War used to be a great way to make a living for poor males or younger sons with no other prospects. But in today’s global, technology-driven society, war can help no one but the wealthy and their chosen governments, corporations and factotums.
Franz de Waal has an attractive theory that man has two simian ancestors: chimpanzees who are warlike and will drink the blood of other chimps, and bonobos who are passive and friendly and practice free love. I am suspicious of theories that find the source of human activity in other animals, mainly because in my experience I have seen humans from time to time exhibit behavioral traits of virtually all other animals. For example, John Eisenberg’s The Mammalian Radiations describes 10 or so mating patterns among mammals, all of which you can observe among human beings, although a few are pretty kinky.
I am much more inclined to believe that our aggression came about as a result of reacting to our environment, which in the early history of humankind means responding to the presence of a major competitor in our ecosystem, the Neanderthals. Our reaction (about which I first read years ago in Steven Stanley’s The New Evolutionary Timetable): to make war upon our enemies.
Once mankind extirpated the Neanderthal, there was little logical reason to wage war for a long time. When humans roamed in bands, hunting and gathering for food and everything else they needed to live, rival groups may have had reason to fight from time to time-over carrion, camping grounds or hunting preserves. The idea of attacking another tribe as a source of wealth probably occurred to more than one tribal leader. But throughout this so-called prehistoric period, the abundance of game probably made it less than good economic sense to pillage and rape as a way of life.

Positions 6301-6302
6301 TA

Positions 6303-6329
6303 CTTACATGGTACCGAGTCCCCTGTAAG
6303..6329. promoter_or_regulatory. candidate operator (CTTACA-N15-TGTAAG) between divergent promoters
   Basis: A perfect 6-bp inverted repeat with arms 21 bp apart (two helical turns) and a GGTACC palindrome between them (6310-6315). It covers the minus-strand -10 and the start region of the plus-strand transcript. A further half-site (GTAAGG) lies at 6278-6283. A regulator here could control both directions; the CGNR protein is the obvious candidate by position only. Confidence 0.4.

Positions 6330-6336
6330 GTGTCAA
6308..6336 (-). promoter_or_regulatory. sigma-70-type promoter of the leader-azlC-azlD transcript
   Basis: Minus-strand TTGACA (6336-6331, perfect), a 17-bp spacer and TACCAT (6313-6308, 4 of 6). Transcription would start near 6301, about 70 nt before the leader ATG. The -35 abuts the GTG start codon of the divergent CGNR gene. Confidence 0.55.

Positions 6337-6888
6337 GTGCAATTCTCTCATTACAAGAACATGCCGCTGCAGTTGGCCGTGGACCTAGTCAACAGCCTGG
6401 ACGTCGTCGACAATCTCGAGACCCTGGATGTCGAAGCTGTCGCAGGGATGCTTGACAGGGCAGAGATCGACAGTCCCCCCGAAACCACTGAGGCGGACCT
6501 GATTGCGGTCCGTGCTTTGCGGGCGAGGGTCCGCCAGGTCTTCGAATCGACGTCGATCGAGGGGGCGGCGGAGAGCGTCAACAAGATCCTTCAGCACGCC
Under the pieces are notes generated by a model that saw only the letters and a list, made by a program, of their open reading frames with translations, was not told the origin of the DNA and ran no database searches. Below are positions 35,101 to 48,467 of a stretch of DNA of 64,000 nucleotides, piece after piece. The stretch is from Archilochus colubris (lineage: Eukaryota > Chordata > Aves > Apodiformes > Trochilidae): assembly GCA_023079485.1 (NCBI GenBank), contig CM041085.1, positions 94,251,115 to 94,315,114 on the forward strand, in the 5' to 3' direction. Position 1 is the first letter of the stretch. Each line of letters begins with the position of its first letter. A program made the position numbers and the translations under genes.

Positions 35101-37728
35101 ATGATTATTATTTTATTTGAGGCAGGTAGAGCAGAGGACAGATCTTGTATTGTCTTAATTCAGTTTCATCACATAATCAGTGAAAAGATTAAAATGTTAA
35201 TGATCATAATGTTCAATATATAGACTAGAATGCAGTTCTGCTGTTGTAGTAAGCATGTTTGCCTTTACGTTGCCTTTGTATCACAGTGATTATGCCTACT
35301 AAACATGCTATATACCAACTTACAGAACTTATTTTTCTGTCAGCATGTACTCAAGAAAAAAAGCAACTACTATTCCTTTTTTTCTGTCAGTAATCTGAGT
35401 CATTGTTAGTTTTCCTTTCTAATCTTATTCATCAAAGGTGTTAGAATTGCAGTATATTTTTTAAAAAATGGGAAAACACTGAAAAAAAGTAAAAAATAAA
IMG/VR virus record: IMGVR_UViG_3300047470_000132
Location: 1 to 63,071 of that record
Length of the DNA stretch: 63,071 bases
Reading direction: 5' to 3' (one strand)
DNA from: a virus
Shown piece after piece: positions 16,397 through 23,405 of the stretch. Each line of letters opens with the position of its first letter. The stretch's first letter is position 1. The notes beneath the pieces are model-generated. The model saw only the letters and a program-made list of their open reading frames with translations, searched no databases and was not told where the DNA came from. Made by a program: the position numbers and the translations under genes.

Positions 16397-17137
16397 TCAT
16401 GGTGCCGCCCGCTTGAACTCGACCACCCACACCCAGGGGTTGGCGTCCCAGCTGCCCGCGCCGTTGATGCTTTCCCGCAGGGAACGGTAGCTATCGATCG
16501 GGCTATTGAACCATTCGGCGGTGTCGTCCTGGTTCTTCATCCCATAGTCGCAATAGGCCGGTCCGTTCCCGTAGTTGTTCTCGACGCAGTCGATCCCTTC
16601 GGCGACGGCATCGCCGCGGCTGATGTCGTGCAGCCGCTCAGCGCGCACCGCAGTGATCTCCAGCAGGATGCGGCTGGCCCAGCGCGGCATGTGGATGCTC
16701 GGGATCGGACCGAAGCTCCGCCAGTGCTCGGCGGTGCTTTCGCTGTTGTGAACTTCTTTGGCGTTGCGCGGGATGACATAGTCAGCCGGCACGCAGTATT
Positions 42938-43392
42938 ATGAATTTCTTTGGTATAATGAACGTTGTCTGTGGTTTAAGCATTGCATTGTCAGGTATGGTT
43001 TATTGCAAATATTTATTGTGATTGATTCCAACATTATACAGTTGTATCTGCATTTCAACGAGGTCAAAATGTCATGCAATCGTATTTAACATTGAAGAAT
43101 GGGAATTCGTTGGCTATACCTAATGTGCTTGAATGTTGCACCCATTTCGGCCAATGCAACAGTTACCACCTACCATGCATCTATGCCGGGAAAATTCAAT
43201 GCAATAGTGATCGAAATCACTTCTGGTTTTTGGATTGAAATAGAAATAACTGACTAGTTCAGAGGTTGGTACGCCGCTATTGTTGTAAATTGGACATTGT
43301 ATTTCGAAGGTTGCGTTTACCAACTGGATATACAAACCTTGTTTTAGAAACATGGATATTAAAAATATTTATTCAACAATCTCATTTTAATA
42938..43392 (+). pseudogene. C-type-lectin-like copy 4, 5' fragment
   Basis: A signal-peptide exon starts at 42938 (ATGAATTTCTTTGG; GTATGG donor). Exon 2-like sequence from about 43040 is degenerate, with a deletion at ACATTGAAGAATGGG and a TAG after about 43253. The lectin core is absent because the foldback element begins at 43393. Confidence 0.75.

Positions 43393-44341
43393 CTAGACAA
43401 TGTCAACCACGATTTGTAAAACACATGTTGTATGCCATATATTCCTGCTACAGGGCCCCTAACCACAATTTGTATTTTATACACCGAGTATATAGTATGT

Agriculture changed the war equation. Farmers and animal husbanders could store food and live in easy-to-target permanent locations. It was the golden age of war for those who waged it, and in some parts of the world, it lasted into the 20th century. From the Cimmerian raiders to Genghis, the crusaders and the Nazis, armies could literally live off the land, commandeering locals for slave labor, rampaging fields and barns for food, raping women for sexual satisfaction. Sometimes, nomadic raiders wandered a serendipitous path. Sometimes, raiders returned to the same location on a regular basis, like migratory animals. This strategy often transformed into a policy of extortion of agricultural or trading communities, as the Comanche, Osage, Norse and Chinese warlords did, with the ransom or protection generally paid in seed, drink, pottery, precious metals or humans.
Whatever the rampaging strategy, even if the leader and his circle culled the largest share, the distribution by definition had to be fairly equitable to keep the men fighting. The general and his army were a literal band of brothers, held together by their common desire to earn their way through the world by looting. Before the industrial revolution, war was typically good for warriors. And when it wasn’t good, as under the relentlessly restless Alexander of Macedonia, the soldiers rebelled or deserted.